-Description – provide a detailed description of each part that will help you to distinguish between similar parts and more easily identify specific parts. Often the description is in the form of an image.

-Quantity – record the number of parts to be used in each assembly or sub-assembly to help guide purchasing and manufacturing decisions and activities.

-Type of procurement – specify how each part is purchased or manufactured (i.e. mass or custom-made) in order to improve the efficiency of manufacturing, planning and procurement activities.

-Reference Indicators – if your product contains printed circuit board assemblies (PCBA), you must include in your bill of materials (BOM) reference indicators that detail the location of the part on the board. Entering this information in the bill of materials can save you time and help you avoid confusion later.

-BOM notes – Allow everyone who interacts with your BOM to leave notes on the page.

You will also include in your BOM consumables such as screws, glues, tape or foams.

Concerning the 3D files attached to your BOM such as technical drawings or definition drawings (which are moreover linked to the BOM -> the part’s name on the drawing depends on the part’s name in the BOM), you must keep them in the same folder and associate these specific files to the BOM elements.

Versioning your BOM

Your BOM will undergo several modifications during product design. To make sure you keep track of these iterations, you will need to version the BOM and keep a written record of the different versions.

Thanks to Stéphane.T, Damien.M, Antoine.J & Quentin.D for their advice and feedback.
Want to know more about industrialiation? Read our quick introduction article

BOM bill of materials nomenclature
PRD Product requirement document Kickmaker

PRD : Product Requirement Document

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The PRD is one of the most important documents that a project manager must write and update with his team. It defines the value and purpose of a product and should enable the product development team to understand the product’s capabilities, functionality and features in sufficient detail. The document should evolve as the product development iterations progress.
It is also used to provide all members of an organization with the same level of knowledge about how the product works and thus exclude misunderstandings or misinterpretations. Engineers use it to implement the function as needed, sales teams to write documents and sales pitches, and management to have a global view of the project.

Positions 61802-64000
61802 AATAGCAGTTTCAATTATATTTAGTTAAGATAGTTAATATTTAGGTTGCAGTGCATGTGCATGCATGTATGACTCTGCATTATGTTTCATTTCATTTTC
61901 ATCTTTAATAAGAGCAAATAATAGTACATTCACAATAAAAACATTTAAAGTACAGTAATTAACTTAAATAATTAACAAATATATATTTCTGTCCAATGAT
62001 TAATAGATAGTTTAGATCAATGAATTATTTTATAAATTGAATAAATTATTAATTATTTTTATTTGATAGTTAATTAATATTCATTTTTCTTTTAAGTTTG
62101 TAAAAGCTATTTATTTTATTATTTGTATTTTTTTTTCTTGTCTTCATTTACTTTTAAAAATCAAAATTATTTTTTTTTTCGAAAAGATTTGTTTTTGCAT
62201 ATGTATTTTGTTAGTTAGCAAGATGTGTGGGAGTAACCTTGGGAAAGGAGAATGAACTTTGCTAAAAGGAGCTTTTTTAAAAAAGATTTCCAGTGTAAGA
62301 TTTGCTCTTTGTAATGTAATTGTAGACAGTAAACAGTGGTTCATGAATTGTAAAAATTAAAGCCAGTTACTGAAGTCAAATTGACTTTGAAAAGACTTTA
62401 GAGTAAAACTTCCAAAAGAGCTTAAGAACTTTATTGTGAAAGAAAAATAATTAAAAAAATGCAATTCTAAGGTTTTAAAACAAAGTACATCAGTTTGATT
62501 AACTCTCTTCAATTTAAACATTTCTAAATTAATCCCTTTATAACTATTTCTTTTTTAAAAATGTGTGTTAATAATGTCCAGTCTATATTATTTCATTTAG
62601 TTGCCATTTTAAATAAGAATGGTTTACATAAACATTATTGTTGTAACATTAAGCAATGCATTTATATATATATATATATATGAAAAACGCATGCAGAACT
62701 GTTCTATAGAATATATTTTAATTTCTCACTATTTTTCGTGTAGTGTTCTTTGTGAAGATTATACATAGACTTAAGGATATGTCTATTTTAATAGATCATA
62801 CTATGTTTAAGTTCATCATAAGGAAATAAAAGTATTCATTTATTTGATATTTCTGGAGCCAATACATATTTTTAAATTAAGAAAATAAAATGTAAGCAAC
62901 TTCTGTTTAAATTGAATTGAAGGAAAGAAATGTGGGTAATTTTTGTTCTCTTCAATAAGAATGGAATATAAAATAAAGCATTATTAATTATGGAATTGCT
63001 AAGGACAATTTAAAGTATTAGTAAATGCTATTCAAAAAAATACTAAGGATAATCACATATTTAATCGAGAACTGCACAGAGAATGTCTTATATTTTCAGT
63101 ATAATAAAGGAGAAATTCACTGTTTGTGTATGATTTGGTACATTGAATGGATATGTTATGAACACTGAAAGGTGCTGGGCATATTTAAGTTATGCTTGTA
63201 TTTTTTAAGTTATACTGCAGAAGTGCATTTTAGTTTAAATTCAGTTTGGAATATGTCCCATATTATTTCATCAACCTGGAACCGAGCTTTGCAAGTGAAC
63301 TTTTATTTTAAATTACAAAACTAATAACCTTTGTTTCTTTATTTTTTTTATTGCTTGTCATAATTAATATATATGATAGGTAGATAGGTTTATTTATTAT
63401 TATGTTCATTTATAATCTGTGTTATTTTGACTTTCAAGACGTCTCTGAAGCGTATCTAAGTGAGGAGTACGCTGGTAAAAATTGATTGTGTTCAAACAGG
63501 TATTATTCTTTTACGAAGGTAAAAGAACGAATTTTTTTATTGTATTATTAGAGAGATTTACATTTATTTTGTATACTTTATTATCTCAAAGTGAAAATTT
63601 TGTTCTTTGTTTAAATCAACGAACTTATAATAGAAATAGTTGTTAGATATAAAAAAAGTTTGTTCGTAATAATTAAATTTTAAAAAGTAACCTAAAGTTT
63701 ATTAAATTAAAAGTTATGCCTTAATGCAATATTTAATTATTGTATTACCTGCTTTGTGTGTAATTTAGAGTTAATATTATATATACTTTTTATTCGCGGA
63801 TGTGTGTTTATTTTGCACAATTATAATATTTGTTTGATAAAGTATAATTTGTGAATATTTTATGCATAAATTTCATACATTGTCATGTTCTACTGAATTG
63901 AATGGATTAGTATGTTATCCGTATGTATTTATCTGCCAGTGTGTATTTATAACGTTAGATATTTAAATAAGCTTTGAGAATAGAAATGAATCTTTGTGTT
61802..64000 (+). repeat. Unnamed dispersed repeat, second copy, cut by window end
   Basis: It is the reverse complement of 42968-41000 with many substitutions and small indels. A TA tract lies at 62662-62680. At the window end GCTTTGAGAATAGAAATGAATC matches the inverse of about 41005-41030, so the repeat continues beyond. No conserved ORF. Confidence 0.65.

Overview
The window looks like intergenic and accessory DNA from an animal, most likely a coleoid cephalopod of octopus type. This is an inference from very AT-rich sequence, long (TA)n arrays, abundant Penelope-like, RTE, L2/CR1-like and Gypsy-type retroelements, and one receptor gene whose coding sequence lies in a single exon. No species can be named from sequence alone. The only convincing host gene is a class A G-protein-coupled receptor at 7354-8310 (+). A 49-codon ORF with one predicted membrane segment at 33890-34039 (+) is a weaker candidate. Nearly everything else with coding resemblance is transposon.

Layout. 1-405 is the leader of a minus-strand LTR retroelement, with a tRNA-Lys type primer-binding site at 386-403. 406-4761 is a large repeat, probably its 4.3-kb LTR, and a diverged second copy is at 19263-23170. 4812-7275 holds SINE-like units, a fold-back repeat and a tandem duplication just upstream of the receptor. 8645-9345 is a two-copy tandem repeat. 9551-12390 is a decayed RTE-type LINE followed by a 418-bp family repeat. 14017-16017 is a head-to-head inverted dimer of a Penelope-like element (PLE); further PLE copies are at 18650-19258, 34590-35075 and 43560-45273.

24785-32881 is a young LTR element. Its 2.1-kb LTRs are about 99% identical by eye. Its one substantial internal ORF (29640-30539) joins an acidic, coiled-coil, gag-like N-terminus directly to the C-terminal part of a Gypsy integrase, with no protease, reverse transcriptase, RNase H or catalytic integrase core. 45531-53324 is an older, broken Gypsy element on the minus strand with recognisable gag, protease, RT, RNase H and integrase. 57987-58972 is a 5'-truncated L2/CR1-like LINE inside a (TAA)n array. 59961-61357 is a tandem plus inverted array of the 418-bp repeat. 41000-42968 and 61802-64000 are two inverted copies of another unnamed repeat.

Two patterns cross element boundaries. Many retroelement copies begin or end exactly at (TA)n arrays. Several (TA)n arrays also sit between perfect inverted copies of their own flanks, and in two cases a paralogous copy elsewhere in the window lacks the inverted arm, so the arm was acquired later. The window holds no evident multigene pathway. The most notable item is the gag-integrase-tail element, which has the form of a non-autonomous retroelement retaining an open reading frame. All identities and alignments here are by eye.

PRD versus MRD

Be careful not to confuse the PRD and the MRD (Market Requirement Document), which is written upstream and allows the definition of customer needs, contains functional requirements and serves as a basis for drafting the PRD, whereas the PRD lists the technical and functional specifications of the project. The MRD is the highest level of marketing analysis. It deals with issues such as customer requirements, market, competition and price.

PRD versus Spec

As a general rule, where there is both a FDP and a specification document, the FDP is used to express high-level technical solutions. It is at the borderline between the functional and the technical and includes marketing as a stakeholder in its drafting; while the specs document contains the technical answers on the implementation of the solutions.

PRD’s redaction

The PRD redaction must follow a top-down approach that starts with the overall vision of the project. It is necessary to question all the actors involved: the technique, the production, the method function, the marketing… In order to formalize the functionalities of the product right from the start, to anticipate the development costs and to supervise the progress of the project. A well-defined PRD also includes details on how the end user will interact with the functionality, and what that functionality will look like. It is a deliverable of the feasibility phase that is intended to be fixed, but modifications can be made throughout the product development process using ECR (Engineering Change Request). The FDP will therefore be versioned during the different phases.

What PRD must contains?

– Goals: explain why you are building this product.
– Characteristics: for each element, you must include at least a description, an objective and a use case. Additional details may be useful or necessary depending on the complexity of the element.